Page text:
Will active beat passive in 2017?

By Sarah Cunningham-Scharf | February 16, 2017 | Last updated on February 16, 2017
3 min read

Because of last year’s market strength, Canadian valuations are now above long-term averages, says Craig Jerusalim, portfolio manager for CIBC Asset Management and co-manager of the Renaissance Diversified Income Fund.

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As a result, “the focus [for 2017] needs to be on earnings growth, as we are unlikely to experience further multiple expansion. In fact, it is more likely that we experience modest multiple compression back towards longer-term averages,” he says.

“2016 was a surprising year on many fronts,” Jerusalim explains. “We started the year with a 10% correction and, [in] a complete about-face, an impressive 33% bull run followed.” Canadian growth was spurred by an upturn in commodity prices and increased global growth, he adds, as well as “pent-up demand from an extended period of sluggishness post the financial crisis.”

Read: Best source of dividend growth in Canada

Canada was also boosted by the results of the U.S. election, says Jerusalim. At the end of 2016, “We saw multiples expanding from about 19 times trailing earnings to about 22 times to close out the year. [That] led to the TSX delivering its best results since the end of the financial crisis.”


Where can you find growth?

Despite anticipated slower growth in 2017, the Canadian dollar could lend support. Says Jerusalim: “The weaker CAD should translate into higher foreign earnings once translated back into Canadian dollars.” The bad news, however, “is that we are unlikely to see the magnitude change in commodity prices that boosted the resource-heavy TSX in 2016.”

Read: Don’t be too bullish on 2017 growth

As a result, fundamentals will be an important focus this year. “In 2016, sector correlations spiked. [This year] should see a return to fundamental, bottom-up stock picking, which should benefit active managers supported by strong research teams. That should come at the expense of the more passive ETF approach.”

The sectors that are best positioned to outperform are those for which analysts have the lowest expectations, he continues. But winners may be hard to find, “with consensus expectations calling for 23% growth year-over-year and a forward earnings multiple close to 17-times. It’ll be difficult to see expectations surpassed anywhere.”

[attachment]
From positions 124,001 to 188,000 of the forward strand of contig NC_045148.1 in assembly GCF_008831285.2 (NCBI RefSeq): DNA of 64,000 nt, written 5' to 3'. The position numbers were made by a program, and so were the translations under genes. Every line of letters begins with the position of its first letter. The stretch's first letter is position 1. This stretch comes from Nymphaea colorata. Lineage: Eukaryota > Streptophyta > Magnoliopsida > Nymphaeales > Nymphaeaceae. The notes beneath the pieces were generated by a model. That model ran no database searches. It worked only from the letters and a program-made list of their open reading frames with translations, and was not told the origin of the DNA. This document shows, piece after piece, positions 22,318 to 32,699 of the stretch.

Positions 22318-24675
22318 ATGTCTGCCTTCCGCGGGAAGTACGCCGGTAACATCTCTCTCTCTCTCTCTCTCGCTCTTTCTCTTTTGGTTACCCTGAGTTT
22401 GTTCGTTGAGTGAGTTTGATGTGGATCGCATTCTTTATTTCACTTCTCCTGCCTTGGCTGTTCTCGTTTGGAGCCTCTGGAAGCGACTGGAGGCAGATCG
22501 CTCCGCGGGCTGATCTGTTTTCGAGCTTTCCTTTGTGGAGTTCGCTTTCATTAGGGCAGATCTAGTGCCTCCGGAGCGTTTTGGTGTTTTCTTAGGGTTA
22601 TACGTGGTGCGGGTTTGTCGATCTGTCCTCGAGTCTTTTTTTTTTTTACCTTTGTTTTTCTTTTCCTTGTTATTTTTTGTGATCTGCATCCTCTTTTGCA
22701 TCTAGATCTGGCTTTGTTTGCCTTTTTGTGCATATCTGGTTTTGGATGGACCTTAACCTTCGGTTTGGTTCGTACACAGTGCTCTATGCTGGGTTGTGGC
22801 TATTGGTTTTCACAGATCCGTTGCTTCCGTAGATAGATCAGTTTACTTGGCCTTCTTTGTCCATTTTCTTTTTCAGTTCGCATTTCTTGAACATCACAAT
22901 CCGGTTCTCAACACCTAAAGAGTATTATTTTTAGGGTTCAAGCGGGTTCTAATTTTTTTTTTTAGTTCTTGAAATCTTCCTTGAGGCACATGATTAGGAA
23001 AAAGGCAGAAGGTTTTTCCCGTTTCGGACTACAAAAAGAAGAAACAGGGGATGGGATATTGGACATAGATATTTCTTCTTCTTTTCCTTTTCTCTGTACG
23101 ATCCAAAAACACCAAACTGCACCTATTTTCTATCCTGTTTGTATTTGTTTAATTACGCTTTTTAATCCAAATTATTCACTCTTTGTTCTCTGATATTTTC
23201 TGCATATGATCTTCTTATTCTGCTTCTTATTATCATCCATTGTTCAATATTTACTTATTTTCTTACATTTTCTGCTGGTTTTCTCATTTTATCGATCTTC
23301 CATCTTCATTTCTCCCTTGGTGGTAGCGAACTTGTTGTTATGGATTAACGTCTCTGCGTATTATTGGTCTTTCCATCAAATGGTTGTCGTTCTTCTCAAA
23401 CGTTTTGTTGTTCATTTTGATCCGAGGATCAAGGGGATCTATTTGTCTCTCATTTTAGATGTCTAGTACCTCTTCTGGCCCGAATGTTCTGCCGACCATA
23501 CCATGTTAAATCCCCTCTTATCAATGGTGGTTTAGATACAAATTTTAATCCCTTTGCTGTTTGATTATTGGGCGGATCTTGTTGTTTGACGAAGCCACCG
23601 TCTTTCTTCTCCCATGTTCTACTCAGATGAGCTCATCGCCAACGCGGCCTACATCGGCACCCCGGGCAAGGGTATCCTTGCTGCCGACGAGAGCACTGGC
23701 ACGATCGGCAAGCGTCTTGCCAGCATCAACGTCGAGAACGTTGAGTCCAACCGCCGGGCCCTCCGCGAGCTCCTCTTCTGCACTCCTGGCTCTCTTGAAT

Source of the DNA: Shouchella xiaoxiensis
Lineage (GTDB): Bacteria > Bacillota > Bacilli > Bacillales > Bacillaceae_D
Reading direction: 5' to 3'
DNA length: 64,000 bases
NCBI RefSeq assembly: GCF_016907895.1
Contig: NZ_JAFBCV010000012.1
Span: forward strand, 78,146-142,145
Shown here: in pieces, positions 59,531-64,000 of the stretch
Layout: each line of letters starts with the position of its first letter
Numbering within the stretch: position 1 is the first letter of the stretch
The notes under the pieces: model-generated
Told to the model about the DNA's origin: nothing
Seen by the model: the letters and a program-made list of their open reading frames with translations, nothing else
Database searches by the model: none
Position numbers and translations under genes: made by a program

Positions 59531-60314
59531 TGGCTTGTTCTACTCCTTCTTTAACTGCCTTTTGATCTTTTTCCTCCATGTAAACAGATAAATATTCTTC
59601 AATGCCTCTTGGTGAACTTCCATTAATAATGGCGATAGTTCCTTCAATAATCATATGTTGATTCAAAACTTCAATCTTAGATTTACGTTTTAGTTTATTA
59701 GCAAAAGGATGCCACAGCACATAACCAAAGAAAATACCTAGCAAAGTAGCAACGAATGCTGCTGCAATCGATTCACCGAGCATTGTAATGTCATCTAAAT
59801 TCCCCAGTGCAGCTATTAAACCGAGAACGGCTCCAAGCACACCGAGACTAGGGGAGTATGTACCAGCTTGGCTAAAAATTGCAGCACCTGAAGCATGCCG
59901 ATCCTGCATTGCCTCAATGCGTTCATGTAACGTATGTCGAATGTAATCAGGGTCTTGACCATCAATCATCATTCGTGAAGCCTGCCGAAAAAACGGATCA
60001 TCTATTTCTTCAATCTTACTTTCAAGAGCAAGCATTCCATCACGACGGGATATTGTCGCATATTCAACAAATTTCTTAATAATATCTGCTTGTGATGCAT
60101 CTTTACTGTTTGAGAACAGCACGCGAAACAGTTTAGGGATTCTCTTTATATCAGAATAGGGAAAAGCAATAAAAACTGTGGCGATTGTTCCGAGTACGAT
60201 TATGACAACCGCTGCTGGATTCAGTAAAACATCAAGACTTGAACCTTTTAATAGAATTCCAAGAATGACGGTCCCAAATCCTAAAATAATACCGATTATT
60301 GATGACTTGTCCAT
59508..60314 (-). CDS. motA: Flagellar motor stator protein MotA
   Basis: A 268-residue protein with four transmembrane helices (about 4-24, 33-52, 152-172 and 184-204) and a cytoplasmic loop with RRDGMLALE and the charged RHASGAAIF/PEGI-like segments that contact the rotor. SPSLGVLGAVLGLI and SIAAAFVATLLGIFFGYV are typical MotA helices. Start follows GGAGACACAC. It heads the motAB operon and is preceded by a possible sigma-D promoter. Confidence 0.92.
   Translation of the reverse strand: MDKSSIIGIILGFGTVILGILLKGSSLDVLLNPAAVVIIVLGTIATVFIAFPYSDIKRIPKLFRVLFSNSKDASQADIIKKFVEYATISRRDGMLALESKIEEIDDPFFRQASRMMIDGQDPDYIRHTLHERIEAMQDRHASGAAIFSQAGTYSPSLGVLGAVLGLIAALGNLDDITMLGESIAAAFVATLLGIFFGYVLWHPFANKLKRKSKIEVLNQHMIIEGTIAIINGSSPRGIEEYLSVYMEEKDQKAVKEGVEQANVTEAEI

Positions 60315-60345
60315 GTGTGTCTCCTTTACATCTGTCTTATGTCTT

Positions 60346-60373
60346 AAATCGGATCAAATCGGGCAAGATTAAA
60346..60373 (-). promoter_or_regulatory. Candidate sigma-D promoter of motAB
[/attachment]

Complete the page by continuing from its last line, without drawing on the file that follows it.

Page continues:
Read: Telecoms a strong pick for 2017

For instance, to exceed expectations, “energy would need to see further actions taken by OPEC to offset North American production growth, [while] the materials sector would need to see global growth re-accelerate, specifically in emerging Asian countries,” says Jerusalim.

As it stands, OPEC and other producers have agreed to cut output by almost 1.8 million barrels per day during the first half of 2017 despite rising U.S. production, and are so far sticking to the pact. Meanwhile, experts are calling for slower growth in China, but one report suggests emerging market economies (including China, India and Indonesia) are going to become bigger players by 2050.

Read: Why these two managers wouldn’t buy Saudi Aramco

Jerusalim adds, “Financials would need to be supported by further deregulation and rising interest rates.”

Currently, Jerusalim favours names like Granite REIT, CN Rail and CGI. He suggests investors continue to look for the following when analyzing markets:

  • companies that have the strong balance sheets as well as the flexibility and optionality to react to changing conditions;
  • companies that have consistent competitive advantages that will allow for profitability and high margins; and
  • companies with management teams that have a successful track record of execution and growth.


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Sarah Cunningham-Scharf